- Menopause: A decline in hormone (estrogen) levels during menopause can deteriorate the lining of the bladder and urethra. It weakens the bladder leading to urinary incontinence.
- Obstruction: Urinary stones or tumors in the urinary tract can obstruct the urinary tract. This hampers the normal flow of urine and leads to urinary incontinence.
- Neurological disorders: Certain neurological disorders like Multiple sclerosis, Parkinson's disease, a stroke, a brain tumor, or a spinal injury are also possible causes of urinary incontinence in elderly women.
Types of Urinary Incontinence
There are different types of urinary incontinence:
- Stress Incontinence: This condition occurs when urine leaks as a result of pressure on the bladder while exercising, coughing, sneezing, laughing, or lifting heavy objects, Stress incontinence may develop before or after menopause.
- Urge Incontinence: People are said to have urge incontinence if they frequently feel a sudden need to urinate and fail to hold till they get to a toilet.
- Mixed incontinence is a combination of both stress and urge incontinence.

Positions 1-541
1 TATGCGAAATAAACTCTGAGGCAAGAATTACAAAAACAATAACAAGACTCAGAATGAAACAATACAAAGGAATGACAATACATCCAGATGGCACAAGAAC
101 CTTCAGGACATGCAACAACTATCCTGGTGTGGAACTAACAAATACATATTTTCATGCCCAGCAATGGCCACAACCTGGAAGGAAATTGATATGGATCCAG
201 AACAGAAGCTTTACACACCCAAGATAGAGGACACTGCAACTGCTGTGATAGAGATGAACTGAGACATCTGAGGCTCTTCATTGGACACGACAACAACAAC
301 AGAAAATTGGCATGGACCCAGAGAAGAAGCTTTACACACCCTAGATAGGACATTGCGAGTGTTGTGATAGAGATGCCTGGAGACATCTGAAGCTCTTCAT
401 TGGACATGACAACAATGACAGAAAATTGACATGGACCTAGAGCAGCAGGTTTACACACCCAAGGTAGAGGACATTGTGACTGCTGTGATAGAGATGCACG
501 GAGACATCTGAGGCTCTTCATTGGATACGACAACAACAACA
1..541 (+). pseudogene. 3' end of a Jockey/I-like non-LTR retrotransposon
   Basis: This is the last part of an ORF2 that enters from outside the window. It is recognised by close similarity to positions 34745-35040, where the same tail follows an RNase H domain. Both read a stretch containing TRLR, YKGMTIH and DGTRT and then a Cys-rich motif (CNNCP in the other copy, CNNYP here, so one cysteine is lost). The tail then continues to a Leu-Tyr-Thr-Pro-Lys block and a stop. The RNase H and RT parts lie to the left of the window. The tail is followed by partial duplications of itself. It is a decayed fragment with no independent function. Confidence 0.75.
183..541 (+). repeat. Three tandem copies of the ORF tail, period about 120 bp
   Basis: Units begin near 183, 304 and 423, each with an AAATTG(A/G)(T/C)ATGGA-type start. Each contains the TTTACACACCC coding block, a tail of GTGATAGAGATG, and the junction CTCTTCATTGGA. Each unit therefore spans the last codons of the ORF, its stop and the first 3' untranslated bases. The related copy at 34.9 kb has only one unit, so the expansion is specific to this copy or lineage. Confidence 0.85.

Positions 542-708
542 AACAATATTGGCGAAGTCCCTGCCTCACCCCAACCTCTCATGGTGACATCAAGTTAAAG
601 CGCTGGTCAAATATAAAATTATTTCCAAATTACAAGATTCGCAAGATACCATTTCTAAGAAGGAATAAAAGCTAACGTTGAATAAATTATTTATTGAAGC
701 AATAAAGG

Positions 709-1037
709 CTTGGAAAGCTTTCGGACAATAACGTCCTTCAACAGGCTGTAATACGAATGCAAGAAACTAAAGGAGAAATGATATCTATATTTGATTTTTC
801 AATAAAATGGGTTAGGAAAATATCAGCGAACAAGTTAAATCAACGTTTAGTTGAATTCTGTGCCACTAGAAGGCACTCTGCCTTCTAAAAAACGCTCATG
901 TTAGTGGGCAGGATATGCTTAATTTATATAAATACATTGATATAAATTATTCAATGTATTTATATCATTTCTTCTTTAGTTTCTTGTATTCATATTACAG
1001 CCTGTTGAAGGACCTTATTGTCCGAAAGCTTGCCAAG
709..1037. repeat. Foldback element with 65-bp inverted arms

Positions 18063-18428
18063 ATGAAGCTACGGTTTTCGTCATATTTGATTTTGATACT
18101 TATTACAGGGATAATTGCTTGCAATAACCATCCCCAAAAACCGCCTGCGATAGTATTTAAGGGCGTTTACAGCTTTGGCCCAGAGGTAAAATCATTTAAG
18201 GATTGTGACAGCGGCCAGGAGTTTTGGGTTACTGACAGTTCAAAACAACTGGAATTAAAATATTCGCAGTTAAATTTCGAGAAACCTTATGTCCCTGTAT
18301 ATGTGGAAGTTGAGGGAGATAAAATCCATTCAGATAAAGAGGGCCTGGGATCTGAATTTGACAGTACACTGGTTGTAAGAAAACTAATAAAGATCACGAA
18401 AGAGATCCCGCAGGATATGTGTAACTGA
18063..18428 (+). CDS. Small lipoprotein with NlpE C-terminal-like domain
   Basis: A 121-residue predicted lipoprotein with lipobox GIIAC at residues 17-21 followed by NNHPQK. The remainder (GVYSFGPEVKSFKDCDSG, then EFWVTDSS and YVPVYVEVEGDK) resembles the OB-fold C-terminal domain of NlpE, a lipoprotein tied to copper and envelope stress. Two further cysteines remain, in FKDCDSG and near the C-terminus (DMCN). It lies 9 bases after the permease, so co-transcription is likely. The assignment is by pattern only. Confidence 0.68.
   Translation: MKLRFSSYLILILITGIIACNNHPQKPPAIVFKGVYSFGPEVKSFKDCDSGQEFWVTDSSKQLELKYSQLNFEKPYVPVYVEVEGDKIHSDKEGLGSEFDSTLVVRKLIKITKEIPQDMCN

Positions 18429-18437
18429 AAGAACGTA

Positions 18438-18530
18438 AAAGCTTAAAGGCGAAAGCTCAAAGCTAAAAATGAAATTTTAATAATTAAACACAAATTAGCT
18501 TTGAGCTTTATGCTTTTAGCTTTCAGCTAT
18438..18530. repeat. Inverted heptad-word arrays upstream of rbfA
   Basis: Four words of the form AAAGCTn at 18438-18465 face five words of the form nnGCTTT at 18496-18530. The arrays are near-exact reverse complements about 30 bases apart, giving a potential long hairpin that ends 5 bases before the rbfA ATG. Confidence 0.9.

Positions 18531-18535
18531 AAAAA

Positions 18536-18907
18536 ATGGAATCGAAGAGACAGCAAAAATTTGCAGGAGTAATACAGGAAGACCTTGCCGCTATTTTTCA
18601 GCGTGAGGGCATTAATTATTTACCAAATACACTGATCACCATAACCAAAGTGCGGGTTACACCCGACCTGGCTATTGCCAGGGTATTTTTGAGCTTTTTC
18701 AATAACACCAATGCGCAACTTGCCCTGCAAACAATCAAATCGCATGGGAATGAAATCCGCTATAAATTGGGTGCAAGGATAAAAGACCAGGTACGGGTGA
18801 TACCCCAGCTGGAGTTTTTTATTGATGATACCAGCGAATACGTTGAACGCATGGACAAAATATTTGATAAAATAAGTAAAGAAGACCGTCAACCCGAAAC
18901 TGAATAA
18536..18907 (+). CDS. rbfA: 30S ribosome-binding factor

- Overflow Incontinence: This condition happens when you have weak bladder muscles. As a result, urine does not get expelled completely from the bladder while urinating. Consequently, the bladder gets too full, and you begin to leak a small amount of urine intermittently. It is common in older adults with diabetes and spinal cord injury.
- Functional Incontinence: This condition occurs when people cannot get to a toilet though they have normal bladder function because of arthritis or their mobility disorder.
Treatment and Self-care for Urinary Incontinence
Treatment options for urinary incontinence in elderly women vary depending on the type and severity of the condition. Behavioral therapies, such as bladder training and pelvic floor exercises, are often recommended as a first-line treatment for mild to moderate urinary incontinence. In more severe cases, medication or surgery may be necessary.
Some self-care for urinary incontinence can be done by altering certain lifestyle habits and behavior, such as:
- Maintain a healthy weight
- Quitting smoking
- Avoid bladder irritants like alcohol and caffeine
- Practice good toilet habits
- Avoid holding in urine for long periods of time
Avoiding lifting heavy objects and straining during constipation can reduce the risk of urinary incontinence. You can also use disposable absorbent briefs or underwear and furniture pads for minor leakage. Urine deodorizing pills can help with the odor.